Throughout this 2020 pandemic, we’ve seen several archival releases. Neil Young put out “Homegrown,” a lost album from the 1970s Ditch Trilogy era. The Rolling Stones just reissued “Goats Head Soup” with a slew of previously unreleased alternate versions of songs, outtakes and a pressing of their acclaimed 1973 live show “Brussels Affair.” And now, we have the “New Moon Jelly Roll Freedom Rockers Vol. 1,” which is basically a big blues party featuring famed producer Jim Dickinson, who died in 2009, his sons Luther and Cody Dickinson, along with Charlie Musselwhite, Alvin Youngblood Hart and Jimbo Mathus. It was recorded in 2007.
The Dickinsons like to hold “potluck” jams at their Zebra Ranch studio back home in Mississippi, where they have informal get-togethers, everybody brings some songs, and they press record, hoping some magic will happen, or at least a lot of fun. Good news: They captured both with these recordings. All live, lots of bleed and lots of love.
As is customary, I received this CD in the mail with no fanfare. I didn’t know what it was, and I admit that when I saw who was on it I was pretty excited being a huge North Mississippi Allstars fan, as well as a fan of Jim’s work, Charlie’s, Alvin’s, well everybody involved. As soon as I put the CD on in the car, I was hooked with the first song. It just sounded correct. It sounded like what you wanted to hear, in the best ways possible. It is mixed well, balancing the bleed with all of the mysto mojo.
The performances are awesome. It is not virtuoso stuff per se (although they can easily go that direction if they desire), it’s much more heartland and down home, but you can tell all these cats really know how to play the blues. There’s no jive. There’s no gratuitous overplaying. There’s no underplaying. It’s all just right, and I’m not just saying that because of the reverence I hold for their blues literacy. If I didn’t know who was playing, I would feel the exact same way.
The album leads off with Charlie Musselwhite’s “Blues Why You Worry Me?” which is a nice midtempo shuffle. It feels like 1962 in Chicago. Tasty guitar licks are traded between Luther and Mathus. Jim’s rocking the 88s throughout. “Pony Blues” is next, and it’s got more of an old Delta blues feel, which of course is a specialty of ‘dem Mississippi Dickinson boys. Cody and Luther own this one with Alvin Youngblood Hart’s rot-gut bourbon-soaked vocals.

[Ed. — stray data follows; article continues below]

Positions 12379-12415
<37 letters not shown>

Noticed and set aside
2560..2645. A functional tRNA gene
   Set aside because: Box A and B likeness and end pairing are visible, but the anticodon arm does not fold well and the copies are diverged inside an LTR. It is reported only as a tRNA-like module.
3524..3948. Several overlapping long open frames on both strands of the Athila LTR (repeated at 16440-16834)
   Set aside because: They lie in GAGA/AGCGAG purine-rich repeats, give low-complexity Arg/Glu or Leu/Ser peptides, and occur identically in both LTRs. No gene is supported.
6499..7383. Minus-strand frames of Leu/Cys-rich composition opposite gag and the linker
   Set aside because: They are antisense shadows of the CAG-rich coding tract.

Jimbo Mathus brings his offering to the potluck next with “Night Time,” which has a sprawling, slinky, pulsating groove to it. Reminds me a bit of something that you’d hear on Buddy Guy’s “Sweet Tea” album, which Mathus was a part of as well. Highlight: Luther and Musselwhite trading some psychedelia-tinged harp and guitar licks. It all feels so off the cuff and so great at the same time. These guys are doing it right.
Jim Dickinson steps in next with a cabaret/saloon vibe somewhat reminiscent of “Dead Shrimp Blues.” Other favorites: The dobro and the delta are further evoked on “K.C. Moan,” a fresh take on the Charlie Musselwhite classic “Strange Land,” and a surprise to hear a lively take of Hendrix’s “Stone Free” – but it fits right in, with incendiary harp playing to top it off.
I don’t know what awards and ceremonies mean anymore with music, but if the Grammy committee is looking to make a good decision this year, it needs to take a hard listen to this instant masterpiece of a blues album. I hear most everything that’s coming out, and I haven’t heard anything in the blues/roots category that is quite on this level. It’s a cut above. Let’s just hope they press it on vinyl soon, in time for Volume 2 this spring and a well-deserved Grammy!
— Jon Siembieda
- ‘New Moon Jelly Roll Freedom Rocker Vol. 1’
Release: Sept. 4, 2020
Label: Stony Plain Records